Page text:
- The word narcolepsy comes from two Greek words roughly translated as "seized by numbness."
- Narcolepsy affects around 1 in 2,000 people.
- The hallmark symptoms of narcolepsy are excessive daytime sleepiness and temporary and sudden muscle weakness (called cataplexy), usually brought on by strong emotions.
- Narcolepsy is a neurological sleep disorder. It is not caused by mental illness or psychological problems.
- Narcolepsy most likely involves a combination of genetics and one or more environmental triggers, such as infection, trauma, immune system problems, or stress.
- Nearly 98% of patients with narcolepsy and cataplexy test positive for specific human leukocyte antigen (HLA) subtypes, particularly HLA-DQB1*0602. This antigen is found in just 20% of the general population.
- Narcolepsy symptoms usually first appear in adolescence or young adulthood.
- Having a family member with narcolepsy presents a 20 to 40 times higher risk of developing the condition compared to the general population.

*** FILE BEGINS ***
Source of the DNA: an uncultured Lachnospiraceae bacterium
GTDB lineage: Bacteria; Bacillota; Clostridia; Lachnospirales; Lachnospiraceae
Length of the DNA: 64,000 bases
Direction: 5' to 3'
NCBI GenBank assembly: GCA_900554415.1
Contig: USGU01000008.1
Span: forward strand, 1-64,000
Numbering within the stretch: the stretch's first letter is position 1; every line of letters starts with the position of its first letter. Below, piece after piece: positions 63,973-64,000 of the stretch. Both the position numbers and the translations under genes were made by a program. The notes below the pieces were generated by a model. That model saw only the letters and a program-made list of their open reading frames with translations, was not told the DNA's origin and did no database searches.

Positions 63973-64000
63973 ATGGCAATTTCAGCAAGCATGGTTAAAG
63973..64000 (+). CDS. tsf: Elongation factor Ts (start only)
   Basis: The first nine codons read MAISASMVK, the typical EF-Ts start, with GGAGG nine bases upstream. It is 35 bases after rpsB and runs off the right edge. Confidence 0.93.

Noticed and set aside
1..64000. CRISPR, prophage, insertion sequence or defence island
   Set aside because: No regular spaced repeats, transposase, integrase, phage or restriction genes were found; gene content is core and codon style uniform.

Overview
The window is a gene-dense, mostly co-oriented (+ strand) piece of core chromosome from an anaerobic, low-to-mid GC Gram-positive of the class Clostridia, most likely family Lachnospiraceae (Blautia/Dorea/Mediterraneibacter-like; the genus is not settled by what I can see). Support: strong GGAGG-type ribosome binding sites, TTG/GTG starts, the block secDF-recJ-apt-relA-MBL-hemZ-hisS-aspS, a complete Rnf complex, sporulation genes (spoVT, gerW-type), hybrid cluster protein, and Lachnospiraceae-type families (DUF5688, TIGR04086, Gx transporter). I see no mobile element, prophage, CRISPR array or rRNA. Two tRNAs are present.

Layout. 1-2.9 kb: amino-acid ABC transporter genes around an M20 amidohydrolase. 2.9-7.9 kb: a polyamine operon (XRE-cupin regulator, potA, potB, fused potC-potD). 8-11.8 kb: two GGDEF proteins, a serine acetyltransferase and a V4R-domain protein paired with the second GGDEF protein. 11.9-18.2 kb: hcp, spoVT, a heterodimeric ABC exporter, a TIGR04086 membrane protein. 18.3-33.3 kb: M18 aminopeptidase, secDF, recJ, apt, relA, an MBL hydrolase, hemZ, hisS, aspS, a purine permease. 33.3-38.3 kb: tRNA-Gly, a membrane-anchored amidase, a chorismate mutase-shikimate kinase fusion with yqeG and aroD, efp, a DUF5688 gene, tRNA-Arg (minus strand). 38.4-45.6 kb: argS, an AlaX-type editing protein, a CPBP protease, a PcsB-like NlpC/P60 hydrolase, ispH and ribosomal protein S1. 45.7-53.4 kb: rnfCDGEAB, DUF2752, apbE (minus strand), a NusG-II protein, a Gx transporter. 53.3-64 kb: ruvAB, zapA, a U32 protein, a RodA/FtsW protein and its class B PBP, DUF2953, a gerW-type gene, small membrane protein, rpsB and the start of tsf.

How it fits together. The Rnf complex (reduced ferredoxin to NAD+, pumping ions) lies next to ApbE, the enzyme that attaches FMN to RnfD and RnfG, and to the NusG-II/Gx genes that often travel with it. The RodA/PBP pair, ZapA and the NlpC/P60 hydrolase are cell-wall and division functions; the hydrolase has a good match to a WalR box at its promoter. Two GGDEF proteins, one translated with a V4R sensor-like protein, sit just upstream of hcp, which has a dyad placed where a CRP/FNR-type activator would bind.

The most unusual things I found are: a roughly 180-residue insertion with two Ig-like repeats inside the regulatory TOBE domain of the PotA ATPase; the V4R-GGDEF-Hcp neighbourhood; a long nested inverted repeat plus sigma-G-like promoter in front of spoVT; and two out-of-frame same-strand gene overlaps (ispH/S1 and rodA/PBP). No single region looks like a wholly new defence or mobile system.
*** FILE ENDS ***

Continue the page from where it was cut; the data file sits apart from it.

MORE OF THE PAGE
- Lifestyle treatment of narcolepsy includes taking three or more scheduled sleep-times/naps throughout the day.
- The main drug treatments for narcolepsy are:
- Modafinil (Provigil) for excessive, uncontrollable, daytime sleepiness
- Armodafinil (Nuvigil) for excessive, uncontrollable, daytime sleepiness
- Sodium oxybate (Xyrem) for cataplexy (sudden muscle weakness) for excessive daytime sleepiness
Review Date: 07/04/2010
Reviewed By: Harvey Simon, MD, Editor-in-Chief, Associate Professor of Medicine, Harvard Medical School; Physician, Massachusetts General Hospital. Also reviewed by David Zieve, MD, MHA, Medical Director, A.D.A.M., Inc.